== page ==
Japan Geoscience Union Meeting 2018

Presentation information

[JJ] Poster

M (Multidisciplinary and Interdisciplinary) » M-IS Intersection

[M-IS10] Paleoclimatology and paleoceanography

Wed. May 23, 2018 1:45 PM - 3:15 PM Poster Hall (International Exhibition Hall7, Makuhari Messe)

convener:Yusuke Okazaki(Department of Earth and Planetary Sciences, Graduate School of Science, Kyushu University), Atsuhiko Isobe(Research Institute for Applied Mechanics, Kyushu University), Akihisa Kitamura(静岡大学理学部地球科学教室, 共同), Masaki Sano(Faculty of Human Sciences, Waseda University), Hitoshi Hasegawa(Faculty of Science and Technology, Kochi University), Akira Oka(Atmosphere and Ocean Research Institute, The University of Tokyo), Michinobu Kuwae(Center for Marine Environmental Studies)

[MIS10-P20] Verification of methods to measure tree-ring widths in dendroclimatology using Teak annual rings in Indonesia

*Takayuki Arai1, Yumiko Watanabe1, Ryo Hisamochi1, Junji Sugiyama2, Miyuki Matsuo3, Hiroyuki Yamamoto3, Toshitaka Tsuda4, Takahiro Tagami1 (1.Graduate School of Science, Kyoto University , 2.Research Institute for Sustainable Humanosphere, Kyoto University , 3.Graduate School of Bioagricultural Sciences, Nagoya University, 4.Research Organization of Information and Systems )

Keywords:dendroclimatology, tree ring, tree-ring width, paleoclimate

Tree-ring has been used to estimate paleoclimate based on its width (Fritts, 1976). Teak (Tectona grandis Linn. f.) has been used for paleoclimate reconstruction in tropical region (e.g., D’Arrigo et al., 1994) because teak is the one species of trees that make annual tree-rings. The tree-ring of teak, however, grow with anisotropy and the width data is probably biased by the selection of measurement lines on a disk. Accordingly, the discussion of the relationship between tree growth and climate would be influenced by the measurement method of tree-ring width.

In this study, we used 3 teak disk samples, which were collected in Java, Indonesia, and compared the measurement way of tree-ring width. Three different measuring approaches were applied as follows: “method of back calculation based on area (Method 1)”; “method of curve traverse lines (Method 2)”; and “method of straight traverse lines (Method 3)”. On Method 1, it is assumed two circles, which are drawn by internal or external circumference of a tree-ring, tree-ring width is defined the difference in the radii. Method 2 is the method to measure along a pith line (growth line), and Method 3 is the method to measure along a straight line drawn from the center to outside. In previous researches (e.g. Poussart et al., 2004; Schollaen et al., 2013), one or more cores for each teak were used to measure tree-ring width, that is, it corresponds Method 3 in this study.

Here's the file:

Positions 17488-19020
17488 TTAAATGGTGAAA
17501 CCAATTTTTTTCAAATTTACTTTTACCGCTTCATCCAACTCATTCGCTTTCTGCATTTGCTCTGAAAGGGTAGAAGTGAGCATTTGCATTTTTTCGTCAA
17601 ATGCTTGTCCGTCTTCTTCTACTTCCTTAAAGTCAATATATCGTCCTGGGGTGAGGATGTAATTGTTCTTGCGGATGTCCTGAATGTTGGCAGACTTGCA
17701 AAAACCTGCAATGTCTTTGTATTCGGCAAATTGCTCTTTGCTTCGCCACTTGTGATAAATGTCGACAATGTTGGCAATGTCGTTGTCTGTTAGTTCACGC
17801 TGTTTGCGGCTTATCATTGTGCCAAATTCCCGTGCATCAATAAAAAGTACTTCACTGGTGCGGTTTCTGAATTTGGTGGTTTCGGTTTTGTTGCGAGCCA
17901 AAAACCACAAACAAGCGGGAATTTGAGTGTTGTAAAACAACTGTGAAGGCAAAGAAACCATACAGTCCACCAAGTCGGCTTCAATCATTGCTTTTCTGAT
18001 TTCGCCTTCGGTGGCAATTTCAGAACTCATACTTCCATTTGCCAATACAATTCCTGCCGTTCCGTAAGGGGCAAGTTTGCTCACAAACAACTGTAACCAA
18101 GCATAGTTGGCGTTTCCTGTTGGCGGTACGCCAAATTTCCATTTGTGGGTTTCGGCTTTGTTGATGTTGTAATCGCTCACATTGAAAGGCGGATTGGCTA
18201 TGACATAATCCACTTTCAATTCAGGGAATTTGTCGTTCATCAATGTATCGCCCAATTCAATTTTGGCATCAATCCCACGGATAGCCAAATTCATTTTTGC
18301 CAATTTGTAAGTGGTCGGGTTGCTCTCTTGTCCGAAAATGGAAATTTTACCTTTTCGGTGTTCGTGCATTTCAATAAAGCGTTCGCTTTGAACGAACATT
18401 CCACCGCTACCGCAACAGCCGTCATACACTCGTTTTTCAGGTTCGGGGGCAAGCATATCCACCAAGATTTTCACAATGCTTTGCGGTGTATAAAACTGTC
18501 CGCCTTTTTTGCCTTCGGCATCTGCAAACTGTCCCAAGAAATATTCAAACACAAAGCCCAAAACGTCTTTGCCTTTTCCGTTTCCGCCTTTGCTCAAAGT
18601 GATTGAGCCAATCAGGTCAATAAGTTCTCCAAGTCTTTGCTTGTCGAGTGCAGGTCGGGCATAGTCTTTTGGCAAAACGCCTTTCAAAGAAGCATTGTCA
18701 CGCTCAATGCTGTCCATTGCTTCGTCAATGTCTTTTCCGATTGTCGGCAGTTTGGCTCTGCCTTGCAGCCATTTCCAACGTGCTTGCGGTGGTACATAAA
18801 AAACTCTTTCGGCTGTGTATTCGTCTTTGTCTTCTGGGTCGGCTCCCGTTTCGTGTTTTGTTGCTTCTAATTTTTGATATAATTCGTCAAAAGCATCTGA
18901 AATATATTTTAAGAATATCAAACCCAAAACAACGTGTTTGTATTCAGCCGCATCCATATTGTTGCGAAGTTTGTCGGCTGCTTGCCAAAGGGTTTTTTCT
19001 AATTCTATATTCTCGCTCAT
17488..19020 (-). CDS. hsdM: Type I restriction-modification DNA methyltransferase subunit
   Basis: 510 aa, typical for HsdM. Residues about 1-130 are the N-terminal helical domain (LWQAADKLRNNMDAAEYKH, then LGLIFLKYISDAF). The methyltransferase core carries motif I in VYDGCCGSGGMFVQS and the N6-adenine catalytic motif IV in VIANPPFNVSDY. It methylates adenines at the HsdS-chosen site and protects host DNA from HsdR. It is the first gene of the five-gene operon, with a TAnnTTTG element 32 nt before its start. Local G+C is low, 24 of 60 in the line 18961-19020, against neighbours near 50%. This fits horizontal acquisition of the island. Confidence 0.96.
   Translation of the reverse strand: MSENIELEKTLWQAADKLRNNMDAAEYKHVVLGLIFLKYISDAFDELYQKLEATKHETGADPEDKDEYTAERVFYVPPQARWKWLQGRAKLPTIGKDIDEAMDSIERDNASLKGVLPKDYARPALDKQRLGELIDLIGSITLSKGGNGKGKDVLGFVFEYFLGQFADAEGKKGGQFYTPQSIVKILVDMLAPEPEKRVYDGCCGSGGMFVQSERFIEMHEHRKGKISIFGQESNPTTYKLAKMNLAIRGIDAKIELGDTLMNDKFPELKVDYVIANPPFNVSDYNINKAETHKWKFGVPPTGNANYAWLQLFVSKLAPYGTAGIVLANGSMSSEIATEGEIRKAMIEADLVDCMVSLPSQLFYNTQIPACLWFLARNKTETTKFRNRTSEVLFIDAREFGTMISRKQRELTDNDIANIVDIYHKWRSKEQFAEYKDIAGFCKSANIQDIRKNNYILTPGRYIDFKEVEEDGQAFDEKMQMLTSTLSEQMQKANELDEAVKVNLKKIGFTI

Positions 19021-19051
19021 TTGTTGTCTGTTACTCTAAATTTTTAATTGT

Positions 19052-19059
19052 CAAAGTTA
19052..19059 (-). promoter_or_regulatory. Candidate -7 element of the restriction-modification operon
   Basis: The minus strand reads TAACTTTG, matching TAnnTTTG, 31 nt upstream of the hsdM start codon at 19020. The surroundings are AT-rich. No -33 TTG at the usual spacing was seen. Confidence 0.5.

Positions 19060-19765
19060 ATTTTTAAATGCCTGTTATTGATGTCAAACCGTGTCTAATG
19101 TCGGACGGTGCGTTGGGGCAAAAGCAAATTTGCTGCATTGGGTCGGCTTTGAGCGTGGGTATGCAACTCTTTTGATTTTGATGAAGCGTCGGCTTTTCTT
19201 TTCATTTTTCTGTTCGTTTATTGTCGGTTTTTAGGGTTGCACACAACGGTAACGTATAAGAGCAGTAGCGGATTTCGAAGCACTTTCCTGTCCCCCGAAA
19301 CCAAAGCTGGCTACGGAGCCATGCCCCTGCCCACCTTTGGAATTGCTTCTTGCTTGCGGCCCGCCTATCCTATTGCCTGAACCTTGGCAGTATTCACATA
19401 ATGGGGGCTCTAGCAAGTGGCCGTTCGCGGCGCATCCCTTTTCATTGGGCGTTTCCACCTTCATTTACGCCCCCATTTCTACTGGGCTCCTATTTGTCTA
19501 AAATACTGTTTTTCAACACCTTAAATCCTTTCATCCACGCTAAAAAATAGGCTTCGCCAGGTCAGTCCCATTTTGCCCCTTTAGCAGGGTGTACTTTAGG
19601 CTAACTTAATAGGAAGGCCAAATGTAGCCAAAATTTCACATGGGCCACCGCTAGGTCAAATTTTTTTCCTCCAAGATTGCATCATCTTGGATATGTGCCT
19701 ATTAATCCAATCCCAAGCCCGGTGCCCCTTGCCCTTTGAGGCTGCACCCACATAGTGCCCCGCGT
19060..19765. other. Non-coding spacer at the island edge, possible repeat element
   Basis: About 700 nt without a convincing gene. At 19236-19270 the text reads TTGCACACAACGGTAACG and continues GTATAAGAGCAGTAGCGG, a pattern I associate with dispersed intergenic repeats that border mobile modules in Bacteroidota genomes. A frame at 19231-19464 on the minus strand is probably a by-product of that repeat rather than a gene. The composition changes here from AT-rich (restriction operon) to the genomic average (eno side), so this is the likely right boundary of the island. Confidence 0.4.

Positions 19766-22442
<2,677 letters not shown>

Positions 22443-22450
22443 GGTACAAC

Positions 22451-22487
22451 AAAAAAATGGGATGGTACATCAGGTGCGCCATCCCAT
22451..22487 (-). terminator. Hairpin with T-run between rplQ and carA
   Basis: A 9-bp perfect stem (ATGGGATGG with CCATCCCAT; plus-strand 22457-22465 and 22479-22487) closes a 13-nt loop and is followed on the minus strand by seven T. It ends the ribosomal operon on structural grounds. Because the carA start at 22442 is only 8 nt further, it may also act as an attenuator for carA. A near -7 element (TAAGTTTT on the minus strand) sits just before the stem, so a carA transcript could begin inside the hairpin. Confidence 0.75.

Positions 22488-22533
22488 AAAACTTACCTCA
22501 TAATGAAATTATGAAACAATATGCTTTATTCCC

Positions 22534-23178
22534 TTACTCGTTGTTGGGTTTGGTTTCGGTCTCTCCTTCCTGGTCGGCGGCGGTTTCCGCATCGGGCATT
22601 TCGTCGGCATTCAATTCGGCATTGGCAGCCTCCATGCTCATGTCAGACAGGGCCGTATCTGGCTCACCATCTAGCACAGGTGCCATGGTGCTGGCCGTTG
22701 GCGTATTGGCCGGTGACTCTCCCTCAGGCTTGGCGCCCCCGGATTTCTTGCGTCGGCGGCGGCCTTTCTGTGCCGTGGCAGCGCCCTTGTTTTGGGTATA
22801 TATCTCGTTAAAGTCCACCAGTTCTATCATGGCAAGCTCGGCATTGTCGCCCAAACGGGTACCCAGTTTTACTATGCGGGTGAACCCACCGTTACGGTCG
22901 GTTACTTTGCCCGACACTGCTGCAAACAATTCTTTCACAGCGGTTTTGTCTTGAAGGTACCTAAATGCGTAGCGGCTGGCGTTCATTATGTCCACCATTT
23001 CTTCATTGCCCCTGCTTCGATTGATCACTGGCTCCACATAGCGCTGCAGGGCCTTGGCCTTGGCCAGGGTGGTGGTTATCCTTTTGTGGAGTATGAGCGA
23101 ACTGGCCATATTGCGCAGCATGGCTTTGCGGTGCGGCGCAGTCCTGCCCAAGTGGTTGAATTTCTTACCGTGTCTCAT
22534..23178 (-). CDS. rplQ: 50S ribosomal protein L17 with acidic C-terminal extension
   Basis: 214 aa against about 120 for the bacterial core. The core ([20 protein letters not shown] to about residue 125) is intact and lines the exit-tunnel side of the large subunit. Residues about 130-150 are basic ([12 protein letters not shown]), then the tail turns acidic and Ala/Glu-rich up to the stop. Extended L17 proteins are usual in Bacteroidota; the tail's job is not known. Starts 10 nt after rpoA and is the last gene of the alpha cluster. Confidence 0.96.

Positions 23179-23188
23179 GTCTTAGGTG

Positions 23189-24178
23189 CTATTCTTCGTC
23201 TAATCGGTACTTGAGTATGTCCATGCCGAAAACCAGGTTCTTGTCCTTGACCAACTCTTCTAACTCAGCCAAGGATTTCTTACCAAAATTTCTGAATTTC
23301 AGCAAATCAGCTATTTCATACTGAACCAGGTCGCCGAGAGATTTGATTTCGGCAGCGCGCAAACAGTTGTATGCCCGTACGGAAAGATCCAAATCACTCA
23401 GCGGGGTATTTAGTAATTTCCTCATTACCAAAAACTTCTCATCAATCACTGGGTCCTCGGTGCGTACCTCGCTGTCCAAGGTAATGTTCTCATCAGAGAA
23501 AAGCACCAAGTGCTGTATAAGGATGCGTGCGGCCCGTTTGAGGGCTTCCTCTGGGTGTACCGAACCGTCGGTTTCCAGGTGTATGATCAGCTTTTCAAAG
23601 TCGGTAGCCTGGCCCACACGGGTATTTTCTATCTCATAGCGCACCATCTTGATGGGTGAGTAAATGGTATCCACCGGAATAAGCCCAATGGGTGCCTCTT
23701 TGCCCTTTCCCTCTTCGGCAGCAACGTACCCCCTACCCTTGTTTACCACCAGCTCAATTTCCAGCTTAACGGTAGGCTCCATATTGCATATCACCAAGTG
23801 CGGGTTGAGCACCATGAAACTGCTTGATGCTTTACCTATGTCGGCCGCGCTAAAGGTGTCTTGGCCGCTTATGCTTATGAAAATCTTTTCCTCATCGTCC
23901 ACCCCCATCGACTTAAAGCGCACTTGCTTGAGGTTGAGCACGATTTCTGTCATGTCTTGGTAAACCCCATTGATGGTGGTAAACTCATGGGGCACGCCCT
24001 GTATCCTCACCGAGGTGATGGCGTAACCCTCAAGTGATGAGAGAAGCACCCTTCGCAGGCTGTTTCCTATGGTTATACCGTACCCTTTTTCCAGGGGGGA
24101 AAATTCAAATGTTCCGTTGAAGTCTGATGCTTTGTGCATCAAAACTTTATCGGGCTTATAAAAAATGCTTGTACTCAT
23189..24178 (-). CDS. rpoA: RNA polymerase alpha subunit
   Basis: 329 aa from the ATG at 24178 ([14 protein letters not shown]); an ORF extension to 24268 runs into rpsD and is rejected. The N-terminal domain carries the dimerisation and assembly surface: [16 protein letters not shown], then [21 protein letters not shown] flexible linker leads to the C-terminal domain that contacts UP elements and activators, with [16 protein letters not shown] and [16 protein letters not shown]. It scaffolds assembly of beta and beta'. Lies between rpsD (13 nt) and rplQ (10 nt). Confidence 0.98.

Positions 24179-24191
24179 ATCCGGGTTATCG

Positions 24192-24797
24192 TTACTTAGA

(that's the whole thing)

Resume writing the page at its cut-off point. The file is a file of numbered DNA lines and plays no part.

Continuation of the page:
First, we calculated tree-ring width using by Method 1 and decided each tree-ring’s age by cross dating. We also measured tree-ring width along 16 lines for each teak disk by using Method 2 and Method 3. As the results, the average of tree-ring widths along 16 lines with Method 2 and Method 3 showed the mostly the same value as tree-ring widths of Method 1 on all the samples.

Second, we examined the kinds of standardizing smoothing functions to extract information on tree-growth response to climate. We adopted a cubic smoothing spline as standardizing smoothing functions, and evaluated the appropriate value of frequency rejection filter based on mean correlation coefficients between teak samples. As the results, a cubic smoothing spline with a 50% frequency response cutoff of 90 years was evaluated as appropriate for the standardizing smoothing function.

Third, we calculated tree-ring width index using 90-year smoothing spline on each method, and compared the index of Method with those of Method 2 or Method 3 based on two techniques as follows; mean correlation coefficients between chronologies; the determination coefficient of response function analysis (Fritts et al., 1971). As the result, 2 or 4 lines with Method 2 or Method 3 most likely extract paleoclimate information as similar to Method 1 in the case of the round sample which the center of tree-ring is close to the barycenter. On the other hand, in the case of the sample of which center of tree-ring is far from the barycenter, or of which shape is distorted, 8 or more lines are necessary for paleoclimate reconstruction.

Moreover, we conducted correlation analysis between tree-ring width index and meteorological data (i.e. precipitation, temperature, relative humidity, cloud cover, PDSI, SOI and DMI). Consequently, there were positive correlations between the average of tree-ring width index and precipitation, relative humidity, cloud cover, PDSI during preceding growing dry season, PDSI during growing rainy season, and the second preceding year's DMI during dry season with Method 1. Also, there were a negative correlation between chronology and the second preceding year's SOI during dry season with Method 1. With Method 2 or Method 3, chronologies which averaged tree-ring width indexes after selecting 4 lines for each teak disk are most likely similar to the result of Method 1.